I married while in the Army and we had one daughter. The marriage didnít last and we both found someone else.  I met my current wife, Sarah, on my mail route and we have been married 25 years.


My daughter, Lori, gave us two granddaughters, EmaLeigh is 14 and Rebecca is 15.


I retired from the Post Office on November 3, 2006, after carrying the same route for 29 years in Brainerd.





Class  Happenings


Our most recent class meeting was held on Saturday, May 17 at Office Coordinators, of which W. L. Goodman is president.


Tonia Frazier Hooker spoke on issues of concern to us regarding our aging parents.  She covered, among other topics, living wills, nursing home resident rights and power of attorney.


We invited the class of 1963 to join us at our 2010 reunion and they have accepted.  Harry Phillips joined the meeting as the class of í63 rep.  It was decided at the meeting that we should also extend an invitation to the class of 1964.  That invitation was extended and accepted and John Slaten has agreed to be the rep. 


The 2010 reunion will be very different from former ones.  A cruise will be offered.  W. L. Goodman and Patti Averitt-Gross are in charge of the cruise.  The regular reunion will be planned for about two months after the cruise.


The highlight of the reunion will be a play.  It will be a spin-off of ďA Christmas CarolĒ and will be called ďReunions: Past, Present, and FutureĒ.  Our own Mike Pleasant will play the Ebenezer Scrooge role, but his name will be Ö are you ready for this? .... Mike Unpleasant.  It will be an event that will bring back a lot of great high school memories.


We are looking for people to fill some of the acting roles.  We also need people to help with props the night of the play, someone to help with the lights and microphones and we especially need a person who is proficient in Power Point, or other software programs, because we want to project photos onto a large background screen.  If anyone in the class is a professional photographer and can take pictures that night as well as produce a video of the event, please let me know.


Let me know if you are interested in filling one of the above positions.  You do not need to live in Chattanooga to be a part of the play.  Most of the roles can be learned in 20 minutes.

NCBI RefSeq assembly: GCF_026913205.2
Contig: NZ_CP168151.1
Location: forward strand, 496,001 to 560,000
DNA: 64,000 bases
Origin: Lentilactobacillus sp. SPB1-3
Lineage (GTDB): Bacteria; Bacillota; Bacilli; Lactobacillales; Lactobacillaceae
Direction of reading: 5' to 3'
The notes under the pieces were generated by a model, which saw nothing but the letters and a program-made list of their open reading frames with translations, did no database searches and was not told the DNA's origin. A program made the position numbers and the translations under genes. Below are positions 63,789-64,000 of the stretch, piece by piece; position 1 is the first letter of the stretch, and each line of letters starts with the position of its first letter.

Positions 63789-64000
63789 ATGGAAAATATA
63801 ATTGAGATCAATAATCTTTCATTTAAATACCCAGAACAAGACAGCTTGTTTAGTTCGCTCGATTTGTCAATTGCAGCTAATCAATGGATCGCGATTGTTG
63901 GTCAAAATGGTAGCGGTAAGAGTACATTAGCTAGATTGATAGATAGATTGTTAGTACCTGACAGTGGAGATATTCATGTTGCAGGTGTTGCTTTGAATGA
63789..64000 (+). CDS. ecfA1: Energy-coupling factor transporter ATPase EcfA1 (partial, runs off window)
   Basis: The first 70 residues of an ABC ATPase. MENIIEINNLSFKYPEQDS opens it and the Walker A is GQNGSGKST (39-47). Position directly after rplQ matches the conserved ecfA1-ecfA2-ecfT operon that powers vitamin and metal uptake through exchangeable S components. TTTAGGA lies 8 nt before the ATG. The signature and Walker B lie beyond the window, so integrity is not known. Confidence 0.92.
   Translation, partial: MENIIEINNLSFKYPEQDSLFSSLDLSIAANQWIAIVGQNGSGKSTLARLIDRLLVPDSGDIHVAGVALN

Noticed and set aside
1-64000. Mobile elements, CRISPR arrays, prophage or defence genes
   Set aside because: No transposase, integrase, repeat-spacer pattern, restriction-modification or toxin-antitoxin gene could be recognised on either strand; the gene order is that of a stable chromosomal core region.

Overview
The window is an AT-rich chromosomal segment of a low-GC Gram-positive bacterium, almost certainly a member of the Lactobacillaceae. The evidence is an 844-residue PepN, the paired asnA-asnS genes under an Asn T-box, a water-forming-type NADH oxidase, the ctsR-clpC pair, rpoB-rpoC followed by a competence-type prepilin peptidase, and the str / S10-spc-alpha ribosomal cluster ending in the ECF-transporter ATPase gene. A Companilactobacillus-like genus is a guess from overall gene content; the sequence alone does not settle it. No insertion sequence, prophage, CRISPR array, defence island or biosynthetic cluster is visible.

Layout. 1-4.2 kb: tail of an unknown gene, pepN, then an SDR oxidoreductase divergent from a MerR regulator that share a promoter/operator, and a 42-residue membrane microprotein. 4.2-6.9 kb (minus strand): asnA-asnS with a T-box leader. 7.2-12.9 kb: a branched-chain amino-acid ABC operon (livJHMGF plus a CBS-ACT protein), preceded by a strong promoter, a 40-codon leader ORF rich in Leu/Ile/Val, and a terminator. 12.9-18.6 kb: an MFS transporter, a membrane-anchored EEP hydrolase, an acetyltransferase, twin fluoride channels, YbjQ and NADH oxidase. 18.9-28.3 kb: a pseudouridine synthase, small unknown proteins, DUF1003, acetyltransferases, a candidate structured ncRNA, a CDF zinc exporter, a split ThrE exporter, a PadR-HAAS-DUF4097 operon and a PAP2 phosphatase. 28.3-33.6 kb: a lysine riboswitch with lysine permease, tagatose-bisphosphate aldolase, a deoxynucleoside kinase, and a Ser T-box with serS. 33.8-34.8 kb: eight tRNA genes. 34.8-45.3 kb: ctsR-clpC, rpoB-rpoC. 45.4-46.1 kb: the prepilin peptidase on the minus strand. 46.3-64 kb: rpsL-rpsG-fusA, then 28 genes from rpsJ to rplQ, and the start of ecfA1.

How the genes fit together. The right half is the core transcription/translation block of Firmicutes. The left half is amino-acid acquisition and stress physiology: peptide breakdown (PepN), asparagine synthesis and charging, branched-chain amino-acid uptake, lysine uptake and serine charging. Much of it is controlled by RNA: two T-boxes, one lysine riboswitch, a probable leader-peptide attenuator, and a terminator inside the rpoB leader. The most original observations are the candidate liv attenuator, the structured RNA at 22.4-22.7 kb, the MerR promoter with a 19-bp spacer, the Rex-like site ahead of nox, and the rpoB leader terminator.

I look forward to hearing from you with a positive response.  If there are any special memories you would like to see recreated, let us know.


I can assure you this is one reunion you do not want to miss.   You will be in the midst of a lot of laughter and fond memories, whether youíre at the meetings, in the play, or attending the reunion.

                              Linda Smiley Wilson





There are only a few bios on our website.  In my effort to entice you to add yours, all biographies that are posted on our website will be entered in a drawing for a nice prize at our reunion.  Go to the website as soon as you finish reading this and add your bio so that your name will be entered in the drawing.           Linda S. Wilson




You can't control the wind, but you can adjust your sails.

Yiddish proverb



New names have been added to our shared e-mail address list and the new list is attached to this newsletter.




Check out the website below for an interesting article on Frawley Field.


I cannot predict the future

I cannot change the past

I have just the present moment

I must treat it as my last


I must use the moment wisely

for it soon will pass away

and be lost to me forever

as part of yesterday


I must exercise compassion

Help the fallen to their feet

Be a friend to the friendless

Make an empty life complete


The unkind things I do today

may never be undone

and  friendships that I fail to win

may nevermore be won


I may not have another chance

On bended knees to pray

And I thank God with humble


For giving me the day




I wanted to end this newsletter by giving you something to laugh at, even if it is at my own expense. 

           From your humble editor



Last summer we had an above-ground swimming pool installed in our yard.  The pool was filled with water, but we had not yet put a ladder on it or built a deck or steps.